Will The Fed Change This Episode Of Currency Wars?

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Globally, most markets are dominated by the exceptional strength in the U.S. dollar. The dollar rally is putting pressure on all other currencies worldwide, as well as on commodities and gold (although to a lesser extent).

The dollar is now at the highest level in 11 years against all major currencies. Look at some impressive figures related to the ongoing dollar rally:

– in the last 12 months, the dollar went +21% higher against the Norwegian and Swedish currencies, it appreciated +17% against the euro and +13.5% against the yen

– last week, the dollar index went 2.6% higher while it stands 11% higher year-to-date

– last week in Latin America, the Brazilian real fell 5.7%, the Colombian peso fell 3.2% and the Chilean peso fell 1.8%

– last week in Europe, the euro fell 3.2%, the Norwegian krone dropped by 3.7%, the Danish krone fell 3.4%, the Swedish krona fell 2.9%, the Swiss franc fell 2.0%, the British pound fell 2.0%, the Polish zloty was down 3.6%, the Hungarian forint fell 3.2%, the Czech koruna fell 3.1% and the Iceland krona declined by 2.4%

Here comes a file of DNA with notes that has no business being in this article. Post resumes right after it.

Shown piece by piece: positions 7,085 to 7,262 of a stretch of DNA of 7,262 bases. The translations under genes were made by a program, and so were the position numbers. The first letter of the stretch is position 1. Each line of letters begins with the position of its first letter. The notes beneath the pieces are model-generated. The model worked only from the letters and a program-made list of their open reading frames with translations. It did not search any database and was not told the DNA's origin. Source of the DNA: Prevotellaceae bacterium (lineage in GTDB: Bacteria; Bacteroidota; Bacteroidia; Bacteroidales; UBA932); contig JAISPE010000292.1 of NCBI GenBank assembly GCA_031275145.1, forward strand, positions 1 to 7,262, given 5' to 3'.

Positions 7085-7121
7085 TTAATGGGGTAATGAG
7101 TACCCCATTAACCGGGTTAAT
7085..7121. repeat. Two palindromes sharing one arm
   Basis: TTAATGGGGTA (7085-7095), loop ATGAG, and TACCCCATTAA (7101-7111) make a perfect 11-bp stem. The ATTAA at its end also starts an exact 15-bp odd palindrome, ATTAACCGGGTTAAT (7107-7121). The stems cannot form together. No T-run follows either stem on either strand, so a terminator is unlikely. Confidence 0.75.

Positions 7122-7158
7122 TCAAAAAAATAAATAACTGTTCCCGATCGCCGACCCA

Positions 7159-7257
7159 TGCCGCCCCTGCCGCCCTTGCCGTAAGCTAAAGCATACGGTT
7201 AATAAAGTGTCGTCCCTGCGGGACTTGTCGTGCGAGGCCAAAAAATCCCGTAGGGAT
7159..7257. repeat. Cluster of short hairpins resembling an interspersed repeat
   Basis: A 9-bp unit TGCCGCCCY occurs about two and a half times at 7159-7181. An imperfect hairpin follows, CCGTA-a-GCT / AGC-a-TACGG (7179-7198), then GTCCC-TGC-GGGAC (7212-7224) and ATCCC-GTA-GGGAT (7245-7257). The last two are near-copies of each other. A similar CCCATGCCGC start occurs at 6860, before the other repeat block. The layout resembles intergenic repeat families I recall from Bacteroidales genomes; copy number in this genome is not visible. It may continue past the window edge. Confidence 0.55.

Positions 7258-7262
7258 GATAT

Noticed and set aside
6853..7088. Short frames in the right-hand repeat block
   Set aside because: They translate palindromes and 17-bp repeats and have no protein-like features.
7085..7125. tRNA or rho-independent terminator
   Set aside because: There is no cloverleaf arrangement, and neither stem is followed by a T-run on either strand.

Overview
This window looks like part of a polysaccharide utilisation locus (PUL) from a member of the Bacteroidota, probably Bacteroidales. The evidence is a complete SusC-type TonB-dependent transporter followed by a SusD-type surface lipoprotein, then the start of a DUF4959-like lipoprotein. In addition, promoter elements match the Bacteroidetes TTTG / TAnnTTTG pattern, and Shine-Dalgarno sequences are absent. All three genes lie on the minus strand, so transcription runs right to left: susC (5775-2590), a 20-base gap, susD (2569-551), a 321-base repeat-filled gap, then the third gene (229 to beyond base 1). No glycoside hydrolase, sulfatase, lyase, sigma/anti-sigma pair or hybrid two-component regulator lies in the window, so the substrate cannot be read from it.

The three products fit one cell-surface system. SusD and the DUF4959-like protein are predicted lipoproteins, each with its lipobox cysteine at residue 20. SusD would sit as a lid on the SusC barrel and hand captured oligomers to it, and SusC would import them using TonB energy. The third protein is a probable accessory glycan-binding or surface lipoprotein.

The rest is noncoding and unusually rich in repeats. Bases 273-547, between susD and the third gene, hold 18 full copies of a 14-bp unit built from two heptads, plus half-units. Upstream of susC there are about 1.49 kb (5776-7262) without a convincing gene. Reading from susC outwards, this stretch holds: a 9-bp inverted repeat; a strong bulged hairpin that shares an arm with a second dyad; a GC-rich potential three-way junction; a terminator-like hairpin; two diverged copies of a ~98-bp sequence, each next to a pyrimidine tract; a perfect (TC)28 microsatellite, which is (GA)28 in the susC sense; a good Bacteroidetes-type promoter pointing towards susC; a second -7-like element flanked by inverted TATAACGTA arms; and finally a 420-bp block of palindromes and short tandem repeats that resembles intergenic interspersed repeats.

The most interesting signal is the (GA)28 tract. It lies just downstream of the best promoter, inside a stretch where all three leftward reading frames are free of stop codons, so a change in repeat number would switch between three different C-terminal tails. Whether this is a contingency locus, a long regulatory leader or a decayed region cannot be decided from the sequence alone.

– elsewhere in the world, the same depreciation took place last week, including a drop of 1.2% in the Canadian dollar, the Russian rouble declined 2.9%, the Singapore dollar fell 1.1%, the Australian dollar fell 1.0%, the Taiwanese dollar fell 0.6%, the Japanese yen fell 0.5% and the New Zealand dollar was down 0.4%.

Now that is impressive!

The dollar’s surge is being driven by expectations that Fed chair Janet Yellen will indicate following this week’s policy meeting that rates will rise.

The monstrous rally in the dollar has resulted in a chain reaction by central banks around the world:

– the People’s Bank of China lowered interest rates for a second time in three months

– central banks of Turkey, Korea, Thailand, Russia, Poland, India and Serbia have cut their rates

– central banks of Denmark, Canada, Switzerland, Peru and India are embarking on monetary easing polices, and are weakening their currencies

– Canada cut interest rates for the first time since 2010

– the Danish central bank cut its main interest rate to -0.35%

Remember, all this is happening to fight the deflationary forces of the rising U.S. dollar. The million dollar question at this point is how the U.S. Fed will handle this trend. The FOMC board is meeting on Tuesday March 17th and Wednesday March 18th. One of the topics on the agenda is a decision on interest rates. The whole world is depending on the U.S. Fed at this point, and the effects of their decisions on the dollar, and hence markets and monetary policies globally. Will the Fed let this episode of the currency wars run, or will their decisions result in a trend change? We will soon know.

Meantime, savers are losing their money on savings accounts and on negative interest rates in government bonds. That is exactly the reason why holders of precious metals are investing in safety.

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